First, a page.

The gains in productivity from data science collaboration

The very-sought-after unicorn data scientist who understands everything about algorithms, data collection, programming, and your business might exist, but more often it’s the modern, collaborating data science teams that get the job done for enterprises. Modern data science teams are a composite of the skills represented by the unicorn data scientist and work in multiple areas of a business. Their backgrounds cover a wide range of databases, statistics, programming, ETL (extract, transform, load), high-performance computing, Hadoop, machine learning, open source, subject matter expertise, business intelligence, and visualization. Data science collaboration tools facilitate workflows and interactions, typically based on an Agile methodology, so that work seamlessly flows between various team members. This highly interactive workflow helps teams progressively build and validate early-stage proof of concepts and prototypes, while moving toward production deployments.

The efficiencies of self-service data science

While predictive analytics was relegated to the back office and developed by mathematicians, data science has empowered entire data science teams, including frontliners—often referred to as citizen data scientists—with intelligent applications and ubiquitous tools that are familiar to businesspeople and use spreadsheet- and browser-based interfaces. With these powerful applications and tools, citizen data scientists can now perform their own predictive analyses to make evidence-based predictions and decisions.

The increasing ease of data science deployment

In the past, technology and cost barriers prevented predictive analytics from moving into production in many cases. Today, with Open Data Science, both of these barriers are significantly reduced, which has led to a rise in both producing new intelligent applications and intelligence embedded into devices and legacy applications.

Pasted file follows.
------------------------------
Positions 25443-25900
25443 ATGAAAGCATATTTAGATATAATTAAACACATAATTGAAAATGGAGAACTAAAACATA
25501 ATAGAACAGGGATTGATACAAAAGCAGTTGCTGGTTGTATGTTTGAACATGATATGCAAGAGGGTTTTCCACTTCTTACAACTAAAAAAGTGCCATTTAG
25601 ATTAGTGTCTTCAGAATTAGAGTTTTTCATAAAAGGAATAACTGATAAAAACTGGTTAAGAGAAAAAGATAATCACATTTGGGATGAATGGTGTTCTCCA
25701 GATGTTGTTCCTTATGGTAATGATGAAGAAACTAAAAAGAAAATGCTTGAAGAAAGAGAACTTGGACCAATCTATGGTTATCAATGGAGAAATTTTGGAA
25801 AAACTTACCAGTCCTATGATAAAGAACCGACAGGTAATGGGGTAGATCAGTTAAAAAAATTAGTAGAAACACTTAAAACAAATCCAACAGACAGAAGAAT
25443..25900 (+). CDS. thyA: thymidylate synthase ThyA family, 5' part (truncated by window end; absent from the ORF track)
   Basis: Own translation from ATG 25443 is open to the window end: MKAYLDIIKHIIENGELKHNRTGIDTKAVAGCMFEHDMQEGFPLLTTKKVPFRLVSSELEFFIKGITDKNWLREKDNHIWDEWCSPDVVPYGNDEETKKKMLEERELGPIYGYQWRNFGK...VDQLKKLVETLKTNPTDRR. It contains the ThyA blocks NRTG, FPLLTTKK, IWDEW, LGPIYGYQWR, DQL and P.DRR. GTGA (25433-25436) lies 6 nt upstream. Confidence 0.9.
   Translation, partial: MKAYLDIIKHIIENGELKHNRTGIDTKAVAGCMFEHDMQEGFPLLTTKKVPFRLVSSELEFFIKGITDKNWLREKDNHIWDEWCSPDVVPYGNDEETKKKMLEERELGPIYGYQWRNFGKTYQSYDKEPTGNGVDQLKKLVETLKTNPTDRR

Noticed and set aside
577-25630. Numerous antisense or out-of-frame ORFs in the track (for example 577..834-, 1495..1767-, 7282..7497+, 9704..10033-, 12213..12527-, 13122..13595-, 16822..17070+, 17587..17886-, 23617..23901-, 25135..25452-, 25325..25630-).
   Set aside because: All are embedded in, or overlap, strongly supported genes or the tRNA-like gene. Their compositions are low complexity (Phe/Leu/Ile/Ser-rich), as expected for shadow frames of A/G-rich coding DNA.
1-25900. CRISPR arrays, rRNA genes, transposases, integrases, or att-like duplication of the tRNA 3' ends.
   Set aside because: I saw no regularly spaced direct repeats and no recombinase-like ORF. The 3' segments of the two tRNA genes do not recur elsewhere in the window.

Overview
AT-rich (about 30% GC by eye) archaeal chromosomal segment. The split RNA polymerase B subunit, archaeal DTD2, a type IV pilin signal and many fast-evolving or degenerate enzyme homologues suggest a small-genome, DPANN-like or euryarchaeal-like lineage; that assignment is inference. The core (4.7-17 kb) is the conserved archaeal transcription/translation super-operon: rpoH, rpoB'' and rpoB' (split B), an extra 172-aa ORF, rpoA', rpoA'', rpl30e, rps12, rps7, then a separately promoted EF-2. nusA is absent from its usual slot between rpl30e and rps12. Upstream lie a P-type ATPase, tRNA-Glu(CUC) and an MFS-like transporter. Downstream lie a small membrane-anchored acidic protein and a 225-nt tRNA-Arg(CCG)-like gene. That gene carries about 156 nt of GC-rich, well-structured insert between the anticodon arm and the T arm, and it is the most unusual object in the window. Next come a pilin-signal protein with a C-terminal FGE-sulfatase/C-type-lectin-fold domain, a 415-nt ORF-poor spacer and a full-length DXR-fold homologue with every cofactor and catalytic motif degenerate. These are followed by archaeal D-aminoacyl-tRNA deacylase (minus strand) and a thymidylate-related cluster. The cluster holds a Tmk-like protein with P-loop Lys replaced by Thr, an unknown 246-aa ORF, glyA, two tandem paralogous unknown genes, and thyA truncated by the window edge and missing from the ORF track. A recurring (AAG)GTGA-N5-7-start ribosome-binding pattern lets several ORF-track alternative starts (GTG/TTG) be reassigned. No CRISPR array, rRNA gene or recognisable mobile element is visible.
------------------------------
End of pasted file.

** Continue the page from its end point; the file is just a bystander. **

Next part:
What do the new data science capabilities mean for business users? Businesses are continually seeking competitive advantage, where there are a multitude of ways to use data and intelligence to underpin strategic, operational, and execution practices. Business users today, especially with millennials (comfortable with the open-ended capacities of Siri, Google Assistant, and Alexa) entering the workforce, expect an intelligent and personalized experience that can help them create value for their organization.

In short, data science drives innovation by arming everyone in an organization—from frontline employees to the board—with intelligence that connects the dots in data, bringing the power of new analytics to existing business applications and unleashing new intelligent applications. Data science can:

  • Uncover totally unanticipated relationships and changes in markets or other patterns
  • Help you change direction instantaneously
  • Constantly adapt to changing data
  • Handle streams of data—in fact, some embedded intelligent services make decisions and carry out those decisions automatically in microseconds

Data science enriches the value of data, going beyond what the data says to what it means for your organization—in other words, it turns raw data into intelligence that empowers everyone in your organization to discover new innovations, increase sales, and become more cost-efficient. Data science is not just about the algorithm, but about deriving value.